The determination of RTW is of growing importance as an outcome in clinical studies in the field of trauma and orthopedic surgery and its application has increased in recent years (Figure 1). One limitation of this outcome is, however, that return to work is applicable for employees only what implies, that RTW cannot be measured in e.g., students, housewifes and -men, unemployed or retired. Also, a wide range of definitions of RTW can be found throughout the literature. The different concepts of RTW have been devided into three groups [26]: (1) Cumulatively, counting all days lost from work beginning with the date of injury, (2) categorically, e.g., RTW ever (yes/no); working at time × (yes/no) or (3) continuously, as time-to-RTW. These concepts have in common, that no information is given nor is any adjustment made for, whether the physical load after RTW differs from the load before the event observed. Therefore, no conclusions can be drawn, whether any functional limitations after RTW are present. To overcome the described limitations in the context of this study, an additional instrument was needed to adapt the outcome RTW and expand its meaning to determine the physical load in daily life, including work and household duties as well as leisure time.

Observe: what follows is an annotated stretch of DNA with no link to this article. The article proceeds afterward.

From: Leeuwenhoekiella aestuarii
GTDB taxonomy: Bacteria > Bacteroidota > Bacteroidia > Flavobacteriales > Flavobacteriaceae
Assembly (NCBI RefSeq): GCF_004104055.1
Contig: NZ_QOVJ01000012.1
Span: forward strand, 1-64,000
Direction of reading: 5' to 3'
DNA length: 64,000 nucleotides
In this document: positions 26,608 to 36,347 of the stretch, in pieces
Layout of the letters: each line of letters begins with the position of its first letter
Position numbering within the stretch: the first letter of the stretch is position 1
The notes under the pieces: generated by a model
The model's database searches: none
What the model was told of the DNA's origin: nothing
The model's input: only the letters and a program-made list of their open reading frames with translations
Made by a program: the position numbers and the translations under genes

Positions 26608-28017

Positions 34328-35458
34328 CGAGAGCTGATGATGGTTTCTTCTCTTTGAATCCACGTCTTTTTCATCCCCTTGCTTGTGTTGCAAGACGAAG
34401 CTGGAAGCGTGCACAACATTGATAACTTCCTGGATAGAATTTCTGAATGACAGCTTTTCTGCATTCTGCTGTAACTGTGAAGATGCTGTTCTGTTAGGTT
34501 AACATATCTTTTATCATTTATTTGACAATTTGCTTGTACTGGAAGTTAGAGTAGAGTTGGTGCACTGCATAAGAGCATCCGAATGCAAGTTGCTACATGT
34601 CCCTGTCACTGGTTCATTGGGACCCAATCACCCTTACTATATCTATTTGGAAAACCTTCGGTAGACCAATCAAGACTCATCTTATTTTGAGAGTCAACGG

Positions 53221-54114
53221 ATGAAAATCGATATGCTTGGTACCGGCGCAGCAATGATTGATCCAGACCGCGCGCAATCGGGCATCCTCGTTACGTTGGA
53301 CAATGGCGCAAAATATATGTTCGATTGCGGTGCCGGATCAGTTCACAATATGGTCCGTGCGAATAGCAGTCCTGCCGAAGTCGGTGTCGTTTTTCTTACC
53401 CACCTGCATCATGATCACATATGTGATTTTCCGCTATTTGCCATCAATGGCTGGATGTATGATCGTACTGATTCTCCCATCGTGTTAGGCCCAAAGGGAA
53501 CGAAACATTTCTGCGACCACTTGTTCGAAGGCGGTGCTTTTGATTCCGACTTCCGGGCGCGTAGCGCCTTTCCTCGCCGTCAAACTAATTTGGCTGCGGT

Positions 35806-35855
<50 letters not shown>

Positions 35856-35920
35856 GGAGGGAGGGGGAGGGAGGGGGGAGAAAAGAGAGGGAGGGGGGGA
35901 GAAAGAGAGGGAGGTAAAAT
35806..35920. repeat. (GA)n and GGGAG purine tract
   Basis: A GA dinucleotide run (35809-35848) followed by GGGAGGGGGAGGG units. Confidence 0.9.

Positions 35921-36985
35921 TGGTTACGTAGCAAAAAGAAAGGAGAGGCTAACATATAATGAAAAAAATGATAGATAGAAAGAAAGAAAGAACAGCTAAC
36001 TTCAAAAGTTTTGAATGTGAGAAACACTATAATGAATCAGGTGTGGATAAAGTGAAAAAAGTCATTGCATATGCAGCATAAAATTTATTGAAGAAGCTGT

Figure 1
figure 1

Number of publications of studies with RTW as outcome parameter. Pubmed-search from 1966 – 12/2003 using the search strategies: (1) [('return' OR 'day* lost' OR 'disability') AND 'work'] OR 'sick leave'; Limit: 'Clinical Trial' (2) {[('return' OR 'day* lost' OR 'disability') AND 'work'] OR 'sick leave'} AND 'Orthopaedic Procedures [mh]'. The abstracts of the retrieved publications were scanned to identify clinical studies using either 'return to work' or 'time of sick leave' as primary or secondary outcome. The found studies were categorised into one of the following 6 groups: 'Hand', 'Spine', 'Long Bone', 'Foot and Ankle', 'Knee' or 'Neck and Shoulder'.